Japan football team capsulesYokota PanthersYokota Air Base, Japan

2004 record: 9-0 overall; 6-0 Japan Football League; won sixth straight JFL and Kanto Plain championships, won fifth straight Rising Sun Bowl.

Coach: Tim Pujol, seventh season, overall record 55-6.

Base offense: I, wishbone.

Base defense: 5-man front.

Returning players: Three.

Key returnees: Mark Dixon, Sr., FB-OG-LB; Garret McCaw, Sr., DT-OL; Stefan Welch, Jr., PK-P.

Key newcomers: Doug Bloom, Sr., QB; Scott Monahan, Sr., RB-DB-KR; Tom Gass, Jr., QB; Jim Scott, Sr., OL-DL; Kyle Shimabukuro, Jr., L; Jacob Riddle, Sr., L; Reuben Pittman, Sr., L; Patrick Pamintuan, So., SS; Andreas Cabral, Sr., TE; Corey Sykes, Sr., G.

Strengths: Most of the Panthers’ 26-man varsity roster are coming up from the junior varsity, which went unbeaten a year ago. Moving Dixon to fullback could pay dividends. Monahan’s a speed burner. Bloom possesses good arm and smarts. Good size in interior, hard hitters all around.

Weaknesses: Pujol has a young team devoid of superstar talent. It might take a few games for all the pieces to mesh.

Overview: Reloading-contending. Expect Yokota to win by two touchdowns instead of four, at least in the early going.

Kinnick Red DevilsYokosuka Naval Base, Japan

2004 record: 6-2 overall; 4-2, second in JFL.

Coach: Bill Schofield, first season; coached junior varsity past four years.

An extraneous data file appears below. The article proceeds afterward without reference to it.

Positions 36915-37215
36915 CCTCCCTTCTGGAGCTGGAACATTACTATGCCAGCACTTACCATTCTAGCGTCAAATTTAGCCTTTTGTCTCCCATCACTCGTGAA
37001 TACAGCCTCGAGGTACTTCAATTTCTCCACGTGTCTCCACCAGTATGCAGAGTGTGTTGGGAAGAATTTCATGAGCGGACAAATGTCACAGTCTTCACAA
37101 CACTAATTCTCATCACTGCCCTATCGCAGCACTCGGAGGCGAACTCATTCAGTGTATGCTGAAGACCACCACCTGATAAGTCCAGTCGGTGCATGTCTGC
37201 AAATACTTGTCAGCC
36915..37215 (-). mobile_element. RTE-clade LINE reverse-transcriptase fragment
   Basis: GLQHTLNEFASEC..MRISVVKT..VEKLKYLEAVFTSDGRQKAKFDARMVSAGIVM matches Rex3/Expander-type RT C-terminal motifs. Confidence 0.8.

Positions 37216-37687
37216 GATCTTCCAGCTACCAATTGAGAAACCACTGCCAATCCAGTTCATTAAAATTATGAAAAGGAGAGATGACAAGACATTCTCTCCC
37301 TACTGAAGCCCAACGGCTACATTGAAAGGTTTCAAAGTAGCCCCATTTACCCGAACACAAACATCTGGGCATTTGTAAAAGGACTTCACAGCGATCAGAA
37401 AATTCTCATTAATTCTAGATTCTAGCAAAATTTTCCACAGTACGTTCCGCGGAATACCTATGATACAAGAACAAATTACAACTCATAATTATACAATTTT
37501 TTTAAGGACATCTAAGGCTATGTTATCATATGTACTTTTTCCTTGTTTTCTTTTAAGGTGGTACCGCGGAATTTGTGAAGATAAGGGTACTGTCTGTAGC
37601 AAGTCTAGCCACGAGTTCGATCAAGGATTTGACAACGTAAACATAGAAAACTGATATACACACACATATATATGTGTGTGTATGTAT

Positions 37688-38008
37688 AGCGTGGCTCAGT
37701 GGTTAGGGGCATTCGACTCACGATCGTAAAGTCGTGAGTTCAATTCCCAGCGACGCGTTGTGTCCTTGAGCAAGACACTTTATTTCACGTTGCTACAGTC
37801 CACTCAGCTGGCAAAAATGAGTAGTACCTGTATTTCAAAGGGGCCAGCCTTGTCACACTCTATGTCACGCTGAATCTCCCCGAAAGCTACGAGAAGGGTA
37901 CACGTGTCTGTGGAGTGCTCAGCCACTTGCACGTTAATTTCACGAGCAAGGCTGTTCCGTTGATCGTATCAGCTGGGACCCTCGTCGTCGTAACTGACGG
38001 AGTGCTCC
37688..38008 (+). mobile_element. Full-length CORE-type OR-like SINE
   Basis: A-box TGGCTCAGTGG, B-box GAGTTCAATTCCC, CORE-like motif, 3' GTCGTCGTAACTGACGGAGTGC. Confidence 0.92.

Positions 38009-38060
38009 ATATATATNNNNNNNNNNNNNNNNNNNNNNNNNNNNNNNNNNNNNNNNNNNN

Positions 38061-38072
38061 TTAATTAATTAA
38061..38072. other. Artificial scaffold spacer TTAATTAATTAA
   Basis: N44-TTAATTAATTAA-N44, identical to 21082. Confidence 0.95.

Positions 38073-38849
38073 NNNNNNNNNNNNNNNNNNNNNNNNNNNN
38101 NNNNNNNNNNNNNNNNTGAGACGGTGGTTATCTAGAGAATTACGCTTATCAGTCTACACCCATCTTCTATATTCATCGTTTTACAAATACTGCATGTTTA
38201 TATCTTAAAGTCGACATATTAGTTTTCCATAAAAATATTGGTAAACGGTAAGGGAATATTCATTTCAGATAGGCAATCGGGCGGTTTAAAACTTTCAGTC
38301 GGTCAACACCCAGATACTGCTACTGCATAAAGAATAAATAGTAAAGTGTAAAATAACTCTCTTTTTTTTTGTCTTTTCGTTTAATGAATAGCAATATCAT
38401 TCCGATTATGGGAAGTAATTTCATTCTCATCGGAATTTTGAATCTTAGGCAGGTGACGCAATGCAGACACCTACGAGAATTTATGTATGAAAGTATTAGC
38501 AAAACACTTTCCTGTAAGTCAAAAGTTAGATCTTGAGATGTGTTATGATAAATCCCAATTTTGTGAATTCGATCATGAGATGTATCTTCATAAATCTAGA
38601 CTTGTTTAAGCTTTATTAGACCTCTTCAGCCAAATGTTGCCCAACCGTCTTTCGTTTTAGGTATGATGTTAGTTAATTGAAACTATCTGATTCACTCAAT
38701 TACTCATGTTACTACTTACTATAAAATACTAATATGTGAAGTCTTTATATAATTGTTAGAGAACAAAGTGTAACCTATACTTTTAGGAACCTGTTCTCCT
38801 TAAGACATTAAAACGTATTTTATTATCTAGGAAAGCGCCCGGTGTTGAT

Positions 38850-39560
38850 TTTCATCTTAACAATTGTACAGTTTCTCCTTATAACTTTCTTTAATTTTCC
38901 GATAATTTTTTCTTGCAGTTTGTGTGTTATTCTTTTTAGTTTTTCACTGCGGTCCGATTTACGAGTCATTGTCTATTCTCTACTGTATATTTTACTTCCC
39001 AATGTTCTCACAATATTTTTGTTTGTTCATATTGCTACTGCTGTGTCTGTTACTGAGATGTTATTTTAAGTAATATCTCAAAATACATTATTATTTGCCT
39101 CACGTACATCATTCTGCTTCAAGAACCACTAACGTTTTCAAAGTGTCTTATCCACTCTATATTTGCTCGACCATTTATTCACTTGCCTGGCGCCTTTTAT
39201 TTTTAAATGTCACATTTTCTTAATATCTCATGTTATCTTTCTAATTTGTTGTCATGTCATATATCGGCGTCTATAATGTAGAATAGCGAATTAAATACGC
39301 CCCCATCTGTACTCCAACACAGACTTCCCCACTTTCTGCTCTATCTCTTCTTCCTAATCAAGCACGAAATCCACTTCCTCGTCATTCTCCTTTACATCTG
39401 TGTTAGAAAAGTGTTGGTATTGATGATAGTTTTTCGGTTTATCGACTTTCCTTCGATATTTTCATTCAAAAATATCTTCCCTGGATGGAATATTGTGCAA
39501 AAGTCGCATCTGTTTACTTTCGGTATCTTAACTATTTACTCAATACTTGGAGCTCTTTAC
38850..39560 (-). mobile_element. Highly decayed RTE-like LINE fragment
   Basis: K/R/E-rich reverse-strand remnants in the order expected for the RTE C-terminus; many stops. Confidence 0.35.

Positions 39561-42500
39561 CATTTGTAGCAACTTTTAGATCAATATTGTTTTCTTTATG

Base offense: One-back, two-tight end set.

Base defense: Multiple 4-4 and 5-2.

Returning players: Six.

Key returnees: Yamato Cibulka, Sr., RB-LB; Robert Barton, Sr., TE; Richard Lute, Jr., L; Jonathan Santos, Jr., WR.

Strengths: Cibulka (5-foot-5, 170 pounds) is small, but he hits hard and is highly motivated. Schofield coached many players on the JV; they know his system.

Weaknesses: Lack of experience at most positions. No players of superstar quality along the lines of departed seniors Leonard Lynce, Adam Krievs, David McDermott and Jarvis Williams. Again, small in the line. Entirely new coaching staff.

Overview: Rebuilding. Schofield plans to install his own system, scrapping the one used by predecessor Robert Stovall.

Zama American TrojansCamp Zama-Atsugi Naval Air Facility, Japan

2004 record: 3-5 overall; 1-5, third in JFL.

Coach: Victor Rivera, first season.

Base offense: Multiple wishbone, pro and I.

Base defense: Multiple 6-3, 4-3, 5-3.

Returning players: 15.

Key players: Ben Bishop, Jr., QB (transfers from American School In Japan); Carlos Walters, So., DE-QB-K; Quincy Howard, Jr., RB; Quenton Howard, Jr., RB; Steve Moore, Sr., RB-DB; Wilberto Badillo, So., S-WR-special teams; Michael Kim, Jr., TE-DE; Aaron Tabor, Jr., RB-L-K.

Strengths: Experienced coaching staff and good core of returning athletes. Bishop, who started several games at ASIJ last year, possesses “exceptional attitude,” a good arm and “knows quarterbacking,” Rivera says.

Weaknesses: Sixth head coach and staff since 1995 season. Young, inexperienced and lacking size at most positions.

Overview: Rebuilding. The hope is that a return to old-school values — including a dress code for road trips — and respect will flush out the negativity that has plagued previous teams.

Edgren EaglesMisawa Air Base, Japan